No Benefit of Avastin® in Early-stage Colon Cancer

Posted on June 1st, 2009 by

No Benefit of Avastin® in Early-stage Colon Cancer

According to the results of a Phase III clinical trial presented at the 2009 annual meeting of the American Society of Clinical Oncology (ASCO), addition of the targeted therapy Avastin® (bevacizumab) to post-surgery chemotherapy does not improve disease-free survival among patients with early-stage colon cancer. These results were previously made available in a press release from Roche.

Targeted therapies are anticancer drugs that interfere with specific pathways involved in cancer cell growth or survival. Some targeted therapies block growth signals from reaching cancer cells; others reduce the blood supply to cancer cells; and still others stimulate the immune system to recognize and attack the cancer cell. Depending on the specific “target,” targeted therapies may slow cancer cell growth or increase cancer cell death. Targeted therapies may be used in combination with other cancer treatments such as conventional chemotherapy.

Avastin is a targeted therapy that blocks a protein known as VEGF. VEGF plays a key role in the development of new blood vessels. By blocking VEGF, Avastin deprives the cancer of nutrients and oxygen and inhibits its growth. Avastin’s effects on blood vessels may also improve the delivery of chemotherapy to the tumor.

Currently, Avastin is approved for the treatment of selected patients with advanced colorectal, breast, or non–small cell lung cancer. Given the benefit of Avastin in metastatic colorectal cancer, researchers have also initiated studies to evaluate Avastin in the adjuvant (post-surgery) treatment of patients with earlier-stage colon cancer.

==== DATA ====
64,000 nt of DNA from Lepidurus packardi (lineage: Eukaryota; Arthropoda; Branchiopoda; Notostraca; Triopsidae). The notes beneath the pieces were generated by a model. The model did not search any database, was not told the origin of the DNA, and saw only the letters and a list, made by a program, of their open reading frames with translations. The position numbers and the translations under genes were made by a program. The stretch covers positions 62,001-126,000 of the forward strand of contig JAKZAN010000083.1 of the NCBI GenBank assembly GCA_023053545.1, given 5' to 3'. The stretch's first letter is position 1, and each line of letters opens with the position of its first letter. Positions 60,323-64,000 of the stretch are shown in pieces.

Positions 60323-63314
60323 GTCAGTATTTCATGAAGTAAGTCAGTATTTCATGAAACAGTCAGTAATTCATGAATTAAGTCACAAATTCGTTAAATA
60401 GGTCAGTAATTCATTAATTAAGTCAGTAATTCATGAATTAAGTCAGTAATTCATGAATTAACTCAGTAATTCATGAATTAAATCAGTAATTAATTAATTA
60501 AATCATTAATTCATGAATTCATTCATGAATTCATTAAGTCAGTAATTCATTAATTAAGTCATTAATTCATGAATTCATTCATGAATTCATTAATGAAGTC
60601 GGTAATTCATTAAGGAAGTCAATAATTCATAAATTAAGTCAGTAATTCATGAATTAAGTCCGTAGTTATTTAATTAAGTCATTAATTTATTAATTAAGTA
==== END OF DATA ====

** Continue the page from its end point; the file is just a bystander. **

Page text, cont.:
The current results are from a Phase III clinical trial known as NSABP C-08. The study enrolled 2,710 patients with Stage II or Stage III colon cancer. After surgical removal of the cancer, patients were assigned to receive six months of chemotherapy alone (mFOLFOX6) or six months of chemotherapy plus Avastin followed by an additional six months of Avastin alone after chemotherapy had ended.

After a median of three years of follow-up, 77.4% of patients treated with chemotherapy plus Avastin were alive and free of disease compared with 75.5% of patients treated with chemotherapy alone. The difference between study groups did not meet the criteria for statistical significance, suggesting that it could have occurred by chance alone.

Interestingly, however, the Avastin group did experience better disease-free survival during the first year of the study (the year during which they received Avastin). In a prepared statement, one of the researchers noted: “Our overall conclusion is that [Avastin] was not effective as an adjuvant treatment for early-stage colon cancer, but the transient benefit we saw in patients who received [Avastin] illustrates that we have more to learn about how this reagent works, and we need to design more clinical trials to determine how it can be used most effectively.”

Reference: Wolmark N, Yothers G, O’Connell MJ et al. A phase III trial comparing mFolfox6 to mFolfox6 plus bevacizumab in stage II or III carcinoma of the colon: Results of NSABP protocol C-08. Presented at the 2009 annual meeting of the American Society of Clinical Oncology, May 29-June 2, 2009, Orlando, FL. Abstract LBA4.

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